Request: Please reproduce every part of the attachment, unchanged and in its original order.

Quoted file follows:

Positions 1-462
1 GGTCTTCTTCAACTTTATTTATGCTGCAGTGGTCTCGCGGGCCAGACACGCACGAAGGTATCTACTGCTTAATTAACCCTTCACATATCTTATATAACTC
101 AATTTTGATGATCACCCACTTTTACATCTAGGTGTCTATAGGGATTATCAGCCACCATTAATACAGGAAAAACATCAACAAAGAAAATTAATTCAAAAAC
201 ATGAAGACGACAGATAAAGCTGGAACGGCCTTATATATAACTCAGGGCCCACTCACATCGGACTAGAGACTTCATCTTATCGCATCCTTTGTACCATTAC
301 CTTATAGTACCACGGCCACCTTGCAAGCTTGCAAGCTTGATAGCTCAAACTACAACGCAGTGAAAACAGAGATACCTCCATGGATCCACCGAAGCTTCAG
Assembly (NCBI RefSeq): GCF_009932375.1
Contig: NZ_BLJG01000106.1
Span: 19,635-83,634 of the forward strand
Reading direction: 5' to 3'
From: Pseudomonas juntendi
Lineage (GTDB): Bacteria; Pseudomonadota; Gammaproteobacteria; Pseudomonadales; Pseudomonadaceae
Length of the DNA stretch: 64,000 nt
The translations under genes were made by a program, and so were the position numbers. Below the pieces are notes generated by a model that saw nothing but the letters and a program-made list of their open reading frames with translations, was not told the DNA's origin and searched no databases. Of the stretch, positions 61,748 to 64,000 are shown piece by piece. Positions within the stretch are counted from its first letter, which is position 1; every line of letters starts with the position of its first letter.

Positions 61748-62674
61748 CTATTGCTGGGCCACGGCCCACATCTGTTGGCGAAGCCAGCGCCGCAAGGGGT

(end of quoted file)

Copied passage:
Positions 1-462
1 GGTCTTCTTCAACTTTATTTATGCTGCAGTGGTCTCGCGGGCCAGACACGCACGAAGGTATCTACTGCTTAATTAACCCTTCACATATCTTATATAACTC
101 AATTTTGATGATCACCCACTTTTACATCTAGGTGTCTATAGGGATTATCAGCCACCATTAATACAGGAAAAACATCAACAAAGAAAATTAATTCAAAAAC
201 ATGAAGACGACAGATAAAGCTGGAACGGCCTTATATATAACTCAGGGCCCACTCACATCGGACTAGAGACTTCATCTTATCGCATCCTTTGTACCATTAC
301 CTTATAGTACCACGGCCACCTTGCAAGCTTGCAAGCTTGATAGCTCAAACTACAACGCAGTGAAAACAGAGATACCTCCATGGATCCACCGAAGCTTCAG
Assembly (NCBI RefSeq): GCF_009932375.1
Contig: NZ_BLJG01000106.1
Span: 19,635-83,634 of the forward strand
Reading direction: 5' to 3'
From: Pseudomonas juntendi
Lineage (GTDB): Bacteria; Pseudomonadota; Gammaproteobacteria; Pseudomonadales; Pseudomonadaceae
Length of the DNA stretch: 64,000 nt
The translations under genes were made by a program, and so were the position numbers. Below the pieces are notes generated by a model that saw nothing but the letters and a program-made list of their open reading frames with translations, was not told the DNA's origin and searched no databases. Of the stretch, positions 61,748 to 64,000 are shown piece by piece. Positions within the stretch are counted from its first letter, which is position 1; every line of letters starts with the position of its first letter.

Positions 61748-62674
61748 CTATTGCTGGGCCACGGCCCACATCTGTTGGCGAAGCCAGCGCCGCAAGGGGT